More

This Old-Timey Footage Is Definitely Worth Watching Before Voting Day

It took nearly a century to build enough momentum for this moment. I can only imagine how rad it must have felt.

This Old-Timey Footage Is Definitely Worth Watching Before Voting Day

And sho'nuff, the Voting Rights Act was signed into law on Aug. 6, 1965. A century earlier, who'd have thought it possible — a white Southern teacher-turned-president taking a stand on the black community's right to vote?


But before LBJ was like, " I want you to write me the goddamnest, toughest voting rights act you can devise," it took millions of people decades to build the civil rights movement to critical mass.

After all that, how could we possibly take voting for granted?

There are a lot of cynics out there, and I get it. Our political system is FUBAR. At the same time, there are so many of us not bothering to vote that it's hard to know exactly what the possibilities are — especially at the local level.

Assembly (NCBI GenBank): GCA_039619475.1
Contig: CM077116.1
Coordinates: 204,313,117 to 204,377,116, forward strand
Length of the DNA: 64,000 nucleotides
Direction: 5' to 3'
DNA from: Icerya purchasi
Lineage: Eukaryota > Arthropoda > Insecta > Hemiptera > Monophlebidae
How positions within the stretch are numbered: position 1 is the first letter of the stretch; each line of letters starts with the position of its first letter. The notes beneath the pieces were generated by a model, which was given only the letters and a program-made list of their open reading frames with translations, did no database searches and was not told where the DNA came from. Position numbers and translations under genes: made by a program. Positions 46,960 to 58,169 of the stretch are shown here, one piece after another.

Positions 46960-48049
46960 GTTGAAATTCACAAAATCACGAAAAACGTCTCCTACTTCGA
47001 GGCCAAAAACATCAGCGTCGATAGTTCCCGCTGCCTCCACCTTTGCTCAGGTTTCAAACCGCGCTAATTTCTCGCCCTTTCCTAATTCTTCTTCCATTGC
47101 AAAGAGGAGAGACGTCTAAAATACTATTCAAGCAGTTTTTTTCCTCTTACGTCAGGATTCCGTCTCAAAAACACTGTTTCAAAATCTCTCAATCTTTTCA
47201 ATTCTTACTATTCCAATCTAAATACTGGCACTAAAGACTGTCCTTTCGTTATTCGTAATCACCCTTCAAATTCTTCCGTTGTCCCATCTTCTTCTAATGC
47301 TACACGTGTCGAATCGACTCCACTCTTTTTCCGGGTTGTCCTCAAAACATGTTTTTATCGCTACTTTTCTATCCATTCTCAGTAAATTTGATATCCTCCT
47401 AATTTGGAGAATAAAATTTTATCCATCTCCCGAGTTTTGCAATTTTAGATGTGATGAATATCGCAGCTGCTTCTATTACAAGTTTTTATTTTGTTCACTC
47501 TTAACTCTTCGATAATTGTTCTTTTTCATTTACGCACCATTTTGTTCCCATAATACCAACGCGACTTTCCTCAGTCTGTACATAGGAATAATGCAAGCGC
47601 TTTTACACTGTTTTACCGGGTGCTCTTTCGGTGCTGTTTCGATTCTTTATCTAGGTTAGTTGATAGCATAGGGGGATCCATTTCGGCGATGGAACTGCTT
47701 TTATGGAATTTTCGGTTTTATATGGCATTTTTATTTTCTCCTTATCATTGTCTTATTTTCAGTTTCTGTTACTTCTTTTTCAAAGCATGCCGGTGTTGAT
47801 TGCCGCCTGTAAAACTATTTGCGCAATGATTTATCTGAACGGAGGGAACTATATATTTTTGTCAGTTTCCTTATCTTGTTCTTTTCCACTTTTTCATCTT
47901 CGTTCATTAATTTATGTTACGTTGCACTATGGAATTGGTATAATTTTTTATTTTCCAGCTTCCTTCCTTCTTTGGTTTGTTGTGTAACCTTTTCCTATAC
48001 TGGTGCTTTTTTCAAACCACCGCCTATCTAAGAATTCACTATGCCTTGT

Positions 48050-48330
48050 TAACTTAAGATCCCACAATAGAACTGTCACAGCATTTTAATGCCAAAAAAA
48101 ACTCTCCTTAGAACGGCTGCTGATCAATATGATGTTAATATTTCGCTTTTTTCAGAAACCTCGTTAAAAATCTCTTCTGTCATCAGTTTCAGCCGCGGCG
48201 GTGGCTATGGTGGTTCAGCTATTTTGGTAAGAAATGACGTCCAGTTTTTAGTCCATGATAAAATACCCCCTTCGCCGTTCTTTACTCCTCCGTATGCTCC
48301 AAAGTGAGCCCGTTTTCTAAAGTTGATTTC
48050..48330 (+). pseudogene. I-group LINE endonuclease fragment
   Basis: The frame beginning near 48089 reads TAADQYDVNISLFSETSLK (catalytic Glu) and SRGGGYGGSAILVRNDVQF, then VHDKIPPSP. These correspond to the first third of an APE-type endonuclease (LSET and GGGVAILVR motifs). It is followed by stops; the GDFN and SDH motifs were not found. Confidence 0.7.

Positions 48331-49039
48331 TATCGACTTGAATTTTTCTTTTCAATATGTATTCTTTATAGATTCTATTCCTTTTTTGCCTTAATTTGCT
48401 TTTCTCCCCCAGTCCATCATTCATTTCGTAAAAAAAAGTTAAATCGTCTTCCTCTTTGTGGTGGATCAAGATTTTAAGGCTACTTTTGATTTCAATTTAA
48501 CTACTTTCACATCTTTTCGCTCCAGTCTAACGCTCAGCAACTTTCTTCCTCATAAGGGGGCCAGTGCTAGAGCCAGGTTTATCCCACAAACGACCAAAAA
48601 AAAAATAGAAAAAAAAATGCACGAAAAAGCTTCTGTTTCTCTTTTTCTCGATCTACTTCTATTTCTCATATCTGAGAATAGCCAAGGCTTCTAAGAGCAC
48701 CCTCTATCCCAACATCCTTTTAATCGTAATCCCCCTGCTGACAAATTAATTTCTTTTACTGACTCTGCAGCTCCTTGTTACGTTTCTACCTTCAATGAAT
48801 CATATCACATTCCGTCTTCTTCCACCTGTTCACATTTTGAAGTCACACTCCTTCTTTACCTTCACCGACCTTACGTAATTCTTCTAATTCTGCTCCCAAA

If there's even the slightest chance that your vote might count, you might as well do it. If in the end it doesn't, then, well, it didn't. But at least you didn't shirk the opportunity.

via @Todd_Spence / Twitter

Seven years ago, Bill Murray shared a powerful story about the importance of art. The revelation came during a discussion at the National Gallery in London for the release of 2014's "The Monuments Men." The film is about a troop of soldiers on a mission to recover art stolen by the Nazis.

After his first time performing on stage in Chicago, Murray was so upset with himself that he contemplated taking his own life.

"I wasn't very good, and I remember my first experience, I was so bad I just walked out — out onto the street and just started walking," he said.

Keep Reading Show less